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Hub Update: January 2022 edition 
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Flourishing in 2022 
This is our first Hub Update in the new year and the last one before the Hub’s 2nd annual symposium in February. Flourishing relates to both; as a wish to all for 2022, and as the central theme of the upcoming event. When it comes to mental health, flourishing is where we want everyone to be. The opposite is languishing; an experience that has unfortunately become more common throughout the pandemic. For the mental health of individuals to flourish, the conditions that promote mental health must also flourish. What can we do as individuals, as a growing community to help mental health promotion flourish? Please consider joining us February 16-18th to explore that question and more. Read on for a few program highlights.
From the Hub
Recent highlights

New Hub video: What is mental health promotion?    
Helping mental health promotion flourish will take many people, with many perspectives and from many places – all pulling in the same direction. The strength of this pull will depend on the strength of our shared understanding of mental health promotion. To support this shared understanding, the KDE Hub developed a 5-minute video and a related blog post. We invite you to view the video and share it with others who may be interested in mental health promotion. 
Hub December webinar: Using the Indigenous Inclusion Lens 
The Hub’s Indigenous Inclusion Lens was developed to foster conversations, planning and actions toward inclusion of Indigenous voices and knowledge in ways that are respectful and culturally appropriate. The lead author of the Lens, Dr. Kathy Absolon, professor in Indigenous wholistic knowledge at Wilfrid Laurier University led a workshop for the Mental Health Promotion Innovation Fund (MHP-IF) community and invited guests. The Event Brief provides more context on the need for the Lens and includes highlights of small group discussions around its four aspects (Spirit, Heart, Mind, Physical). 
Dr. Kathy Absolon led a workshop on using the Hub's Indigenous Inclusion Lens at the
December 10, 2021 webinar.
Looking Ahead

2022 Annual Symposium program now available 

The 2022 Annual Symposium is only a few weeks away! We are thankful for the contributions of many in shaping the program, encouraged by the registrations, excited by the roster of speakers, and eager to try out a few new ideas for discussion and interaction during live sessions. Access more details about the event including the program and a link to register on the Hub’s Annual Symposium web page. Read on for a sneak peek into just a few of the sessions.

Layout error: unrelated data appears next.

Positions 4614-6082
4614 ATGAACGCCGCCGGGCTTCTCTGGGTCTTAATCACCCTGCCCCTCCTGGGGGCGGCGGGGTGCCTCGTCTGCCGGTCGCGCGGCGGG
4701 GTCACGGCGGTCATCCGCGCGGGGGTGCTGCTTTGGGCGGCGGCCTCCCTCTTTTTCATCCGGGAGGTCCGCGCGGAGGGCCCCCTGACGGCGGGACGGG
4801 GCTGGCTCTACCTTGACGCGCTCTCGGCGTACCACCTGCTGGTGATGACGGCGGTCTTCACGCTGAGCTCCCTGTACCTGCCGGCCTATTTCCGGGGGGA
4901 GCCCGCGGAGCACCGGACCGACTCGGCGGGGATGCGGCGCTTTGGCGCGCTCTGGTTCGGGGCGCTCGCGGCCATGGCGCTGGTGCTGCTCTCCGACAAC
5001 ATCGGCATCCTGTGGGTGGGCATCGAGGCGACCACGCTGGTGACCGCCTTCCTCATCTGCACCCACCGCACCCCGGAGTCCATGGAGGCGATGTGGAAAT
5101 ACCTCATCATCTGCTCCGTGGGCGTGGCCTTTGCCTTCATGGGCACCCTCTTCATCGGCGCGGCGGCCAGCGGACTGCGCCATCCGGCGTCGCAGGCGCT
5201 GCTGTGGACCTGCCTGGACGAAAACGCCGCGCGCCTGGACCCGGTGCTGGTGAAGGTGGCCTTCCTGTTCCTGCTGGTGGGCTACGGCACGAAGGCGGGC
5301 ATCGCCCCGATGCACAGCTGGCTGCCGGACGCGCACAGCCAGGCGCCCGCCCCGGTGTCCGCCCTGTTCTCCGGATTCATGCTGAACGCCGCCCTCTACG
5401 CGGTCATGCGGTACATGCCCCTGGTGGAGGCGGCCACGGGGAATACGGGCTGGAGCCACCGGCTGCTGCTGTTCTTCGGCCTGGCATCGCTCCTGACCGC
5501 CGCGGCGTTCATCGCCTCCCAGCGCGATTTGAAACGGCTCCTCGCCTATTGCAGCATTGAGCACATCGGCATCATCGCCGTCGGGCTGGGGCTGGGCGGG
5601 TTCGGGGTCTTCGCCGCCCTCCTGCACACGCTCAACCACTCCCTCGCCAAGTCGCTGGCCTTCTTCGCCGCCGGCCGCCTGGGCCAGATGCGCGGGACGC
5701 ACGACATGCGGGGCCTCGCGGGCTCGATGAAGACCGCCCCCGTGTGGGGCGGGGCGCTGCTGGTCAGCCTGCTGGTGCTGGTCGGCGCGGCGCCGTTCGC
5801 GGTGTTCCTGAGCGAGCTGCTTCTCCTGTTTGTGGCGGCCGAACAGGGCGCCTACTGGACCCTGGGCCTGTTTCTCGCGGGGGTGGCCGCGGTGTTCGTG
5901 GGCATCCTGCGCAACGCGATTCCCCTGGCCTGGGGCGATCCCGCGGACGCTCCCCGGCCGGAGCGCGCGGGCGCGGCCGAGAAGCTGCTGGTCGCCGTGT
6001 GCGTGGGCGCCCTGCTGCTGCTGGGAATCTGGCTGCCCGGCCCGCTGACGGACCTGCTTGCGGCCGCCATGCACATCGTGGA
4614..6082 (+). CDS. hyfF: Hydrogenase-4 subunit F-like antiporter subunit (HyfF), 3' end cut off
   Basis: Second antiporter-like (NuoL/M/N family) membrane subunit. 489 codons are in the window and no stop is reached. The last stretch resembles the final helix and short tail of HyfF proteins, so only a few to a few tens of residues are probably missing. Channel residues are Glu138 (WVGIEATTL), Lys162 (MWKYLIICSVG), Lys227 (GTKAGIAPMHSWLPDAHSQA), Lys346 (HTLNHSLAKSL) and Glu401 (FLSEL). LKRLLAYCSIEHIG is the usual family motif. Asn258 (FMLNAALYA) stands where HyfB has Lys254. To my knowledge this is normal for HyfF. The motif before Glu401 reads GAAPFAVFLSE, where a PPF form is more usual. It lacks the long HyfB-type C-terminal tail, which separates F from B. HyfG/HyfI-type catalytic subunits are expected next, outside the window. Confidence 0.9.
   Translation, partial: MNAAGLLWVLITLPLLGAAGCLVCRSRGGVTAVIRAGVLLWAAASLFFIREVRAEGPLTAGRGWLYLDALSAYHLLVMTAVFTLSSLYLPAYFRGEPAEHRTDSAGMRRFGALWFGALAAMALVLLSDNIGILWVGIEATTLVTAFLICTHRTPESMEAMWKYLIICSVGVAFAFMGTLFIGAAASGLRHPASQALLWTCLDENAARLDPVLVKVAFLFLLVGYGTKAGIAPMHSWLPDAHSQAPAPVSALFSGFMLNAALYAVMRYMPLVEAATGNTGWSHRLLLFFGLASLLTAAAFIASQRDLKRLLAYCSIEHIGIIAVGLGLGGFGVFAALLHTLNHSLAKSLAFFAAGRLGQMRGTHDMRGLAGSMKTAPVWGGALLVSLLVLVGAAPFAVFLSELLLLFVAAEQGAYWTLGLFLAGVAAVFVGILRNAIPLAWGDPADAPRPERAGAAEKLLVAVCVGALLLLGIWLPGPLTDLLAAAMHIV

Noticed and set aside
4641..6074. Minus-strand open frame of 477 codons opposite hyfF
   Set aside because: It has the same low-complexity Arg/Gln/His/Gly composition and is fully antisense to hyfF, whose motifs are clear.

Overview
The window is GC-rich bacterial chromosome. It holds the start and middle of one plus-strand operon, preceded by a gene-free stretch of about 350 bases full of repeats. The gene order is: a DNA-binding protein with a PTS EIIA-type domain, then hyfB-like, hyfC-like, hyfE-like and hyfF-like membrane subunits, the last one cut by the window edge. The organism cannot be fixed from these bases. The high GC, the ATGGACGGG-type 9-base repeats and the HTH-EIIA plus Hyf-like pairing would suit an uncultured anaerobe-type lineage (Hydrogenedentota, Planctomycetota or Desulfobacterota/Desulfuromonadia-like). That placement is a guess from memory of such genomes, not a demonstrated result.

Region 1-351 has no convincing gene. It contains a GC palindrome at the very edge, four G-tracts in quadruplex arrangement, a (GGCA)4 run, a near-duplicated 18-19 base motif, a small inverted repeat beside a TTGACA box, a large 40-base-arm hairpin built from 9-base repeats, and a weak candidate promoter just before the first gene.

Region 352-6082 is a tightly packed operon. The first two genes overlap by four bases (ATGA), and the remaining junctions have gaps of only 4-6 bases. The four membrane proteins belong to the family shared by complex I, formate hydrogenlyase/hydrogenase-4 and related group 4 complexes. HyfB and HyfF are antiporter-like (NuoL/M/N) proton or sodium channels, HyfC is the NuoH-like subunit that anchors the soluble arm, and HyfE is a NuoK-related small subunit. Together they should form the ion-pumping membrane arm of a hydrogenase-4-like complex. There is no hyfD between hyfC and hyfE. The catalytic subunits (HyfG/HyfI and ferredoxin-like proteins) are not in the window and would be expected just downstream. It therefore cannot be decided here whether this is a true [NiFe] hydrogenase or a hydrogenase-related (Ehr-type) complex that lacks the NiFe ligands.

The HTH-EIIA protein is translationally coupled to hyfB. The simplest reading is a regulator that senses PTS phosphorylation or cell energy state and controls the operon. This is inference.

Annual Symposium Program Highlights
  • MHP-IF Project gallery space and roundtable discussions 
  • Keynote presentations from Dr. Carol Hopkins and Dr. Kwame McKenzie
  • Interactive Thought Exchange activity
  • Evidence brief on emerging findings from phase 1 of the MHP-IF
  • ....and more!
Gallery walk and roundtables with MHP-IF projects  
The opening session will provide a first opportunity to interact directly with the projects and people of the Mental Health Promotion Innovation Fund (MHP-IF). In addition to small group connections, the event platform will include a gallery space for each of the 20 diverse projects. In that space, you will find infographics, documents and videos for a multi-media tour of mental health promotion in action. 

Two leading keynote speakers 
Through pre-recorded presentations, Drs. Carol Hopkins and Kwame McKenzie will offer ideas for how to help mental health promotion flourish in Canada. This is quite a pair; both leading thinkers and actors in the field of mental health, both advisors to ministers at provincial/territorial and federal levels, both Canadian delegates to the United Nations. Dr. Hopkins is the executive director of the Thunderbird Partnership Foundation and is of the Lenape Nation at Moraviantown, Ontario. Carol’s remarks will draw on leading contributions to national policy frameworks for Indigenous wellness and substance use and help us consider mental health promotion with two-eyed seeing. Dr. McKenzie is CEO of the Wellesley Institute, Professor in the Department of Psychiatry at the University of Toronto, and Director of Health Equity at the Centre for Addiction and Mental Health. His perspective will emphasize social causes of illness and the development of effective, equitable social policy and health systems, including in response to the pandemic.